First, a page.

HMM offers weekly Qatar service with China calls

HMM offers weekly Qatar service with China calls

 

Hyundai Merchant Marine is the world's 13th largest shipping line. Photo credit: Shutterstock.

Qatar’s efforts to throw off the shackles of a more than seven-month-old boycott by Gulf Cooperation Council (GCC) neighbors continued with the launch of a service from South Korea that will also take in several southwestern China calls.

Hyundai Merchant Marine, the world’s 13th-largest shipping line, according to Alphaliner, will provide regular weekly services to the besieged Gulf nation from Kwangyang and Busan, both in South Korea, Ningbo, Kaohsiung, Yantian, Shekou, and Hong Kong in China, Singapore, and Port Klang, Malaysia.

The port said on Saturday that the first vessel on the service, 13,154 TEU Hyundai Drive, became the largest ever to dock at the facility. Qatar Ports’ Twitter feed also published a video of the vessel approaching the port.

Qatar Ports is implementing a “comprehensive plan” to expand the network of direct shipping calls to Hamad port, to ensure local market stability by eliminating intermediate ports, officials say, a veiled reference to the loss of transhipment options at the United Arab Emirates’ (UAE's) Jebel Ali and other regional ports.

“We are pleased to announce that one of the largest Asian shipping routes will begin direct [calls] to Hamad port, which will enhance the options available to customers and provide fast and guaranteed solutions to local and international import and export companies operating in the local market,” said Captain Abdul Aziz Al Yafei, Hamad port’s general manager.

“The new service is characterized by transit times that will reduce the time taken for the arrival of goods and reduce the cost to users of the port.”

Qatar Ports also last week announced throughput figures for 2017: 772,000 TEU, 1.26 million tonnes of general cargo, 65,000 roll-on, roll-off units, 857,000 head of livestock, 580,000 tonnes of aggregate, and 3,800 vessel calls. Almost 116,000 TEU, as well as 417 vessels, were handled in December, it said, reflecting the slow ramp up of services throughout the year, as Qatar has stepped up its response to the GCC boycott.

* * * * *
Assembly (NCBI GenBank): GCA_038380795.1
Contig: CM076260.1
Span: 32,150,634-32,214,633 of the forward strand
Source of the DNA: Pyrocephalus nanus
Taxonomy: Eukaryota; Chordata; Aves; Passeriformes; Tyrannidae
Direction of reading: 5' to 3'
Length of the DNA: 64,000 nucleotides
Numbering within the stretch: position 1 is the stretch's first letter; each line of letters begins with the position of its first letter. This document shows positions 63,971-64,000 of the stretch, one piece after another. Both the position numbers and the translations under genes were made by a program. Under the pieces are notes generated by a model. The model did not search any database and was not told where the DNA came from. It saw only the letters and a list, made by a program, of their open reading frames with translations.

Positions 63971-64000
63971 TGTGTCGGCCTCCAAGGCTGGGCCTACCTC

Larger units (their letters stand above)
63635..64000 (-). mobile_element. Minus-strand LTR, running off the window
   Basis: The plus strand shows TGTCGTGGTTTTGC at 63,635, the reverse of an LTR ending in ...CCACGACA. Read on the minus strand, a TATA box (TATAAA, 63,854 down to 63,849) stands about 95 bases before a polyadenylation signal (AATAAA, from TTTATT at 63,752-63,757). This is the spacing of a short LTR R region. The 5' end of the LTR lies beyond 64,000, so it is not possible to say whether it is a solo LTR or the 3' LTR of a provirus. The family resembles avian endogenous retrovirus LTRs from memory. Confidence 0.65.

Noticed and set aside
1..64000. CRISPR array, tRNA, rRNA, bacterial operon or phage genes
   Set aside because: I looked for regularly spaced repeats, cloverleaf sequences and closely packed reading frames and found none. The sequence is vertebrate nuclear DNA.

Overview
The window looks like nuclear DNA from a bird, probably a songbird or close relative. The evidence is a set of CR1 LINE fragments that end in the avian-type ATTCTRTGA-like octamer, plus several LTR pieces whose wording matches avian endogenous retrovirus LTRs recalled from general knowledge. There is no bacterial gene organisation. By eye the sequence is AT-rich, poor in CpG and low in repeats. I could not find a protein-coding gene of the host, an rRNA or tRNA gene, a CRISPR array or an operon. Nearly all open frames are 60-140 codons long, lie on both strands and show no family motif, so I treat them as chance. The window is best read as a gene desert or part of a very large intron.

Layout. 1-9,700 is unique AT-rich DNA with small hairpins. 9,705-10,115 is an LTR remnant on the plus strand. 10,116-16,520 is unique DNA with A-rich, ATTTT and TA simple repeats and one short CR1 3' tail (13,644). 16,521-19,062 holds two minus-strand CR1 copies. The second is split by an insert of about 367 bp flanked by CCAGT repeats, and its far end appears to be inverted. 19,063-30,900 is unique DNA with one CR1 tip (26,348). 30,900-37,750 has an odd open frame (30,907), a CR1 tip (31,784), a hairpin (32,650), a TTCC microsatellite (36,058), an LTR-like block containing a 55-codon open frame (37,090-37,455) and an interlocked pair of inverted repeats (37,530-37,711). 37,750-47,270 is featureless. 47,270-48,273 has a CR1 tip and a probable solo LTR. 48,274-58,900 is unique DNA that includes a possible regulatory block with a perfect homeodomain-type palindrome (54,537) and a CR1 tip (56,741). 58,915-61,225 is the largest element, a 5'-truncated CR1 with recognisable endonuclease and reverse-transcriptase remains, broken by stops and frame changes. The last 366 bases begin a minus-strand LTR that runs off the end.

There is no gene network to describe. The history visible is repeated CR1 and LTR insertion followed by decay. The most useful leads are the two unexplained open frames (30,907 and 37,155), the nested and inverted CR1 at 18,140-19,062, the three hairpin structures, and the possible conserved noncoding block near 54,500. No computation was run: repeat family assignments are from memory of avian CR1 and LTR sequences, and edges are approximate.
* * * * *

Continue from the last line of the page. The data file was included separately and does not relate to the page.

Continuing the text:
In August, the 8,400 TEU Maersk Taurus became the largest vessel at the time to dock at Hamad port.

Industry veteran Neville Bissett took over as CEO of QTerminals in November, after a three-year stint with Ports Development Company at King Abdullah Economic City in Saudi Arabia. His earlier experience includes leadership positions at Douala International Terminal, Tanzania International Container Terminal Services Dar es Salaam, and Alexandria International Container Terminals.

QTerminals is a terminal operating company jointly set up by Qatar Ports Management Company and Qatar Navigation, which own 51% and 49% of the entity, respectively.

According to HMM Japan, Hyundai Drive is next expected to call at Hamad port on March 1, 2018. Although transshipment services to Qatar will probably be unavailable, the service will also call the Gulf ports of Bandar Abbas, Jebel Ali, Dammam, and Abu Dhabi’s Khalifa Port Container Terminal.

A group of Arab nations, including GCC members Saudi Arabia, the UAE, and Bahrain, as well as Egypt, launched a boycott of Qatar on June 5, 2017, in protest of what they termed "Qatar’s terrorist links."

Contact Peter Shaw-Smith at petershawsmith@gmail.com.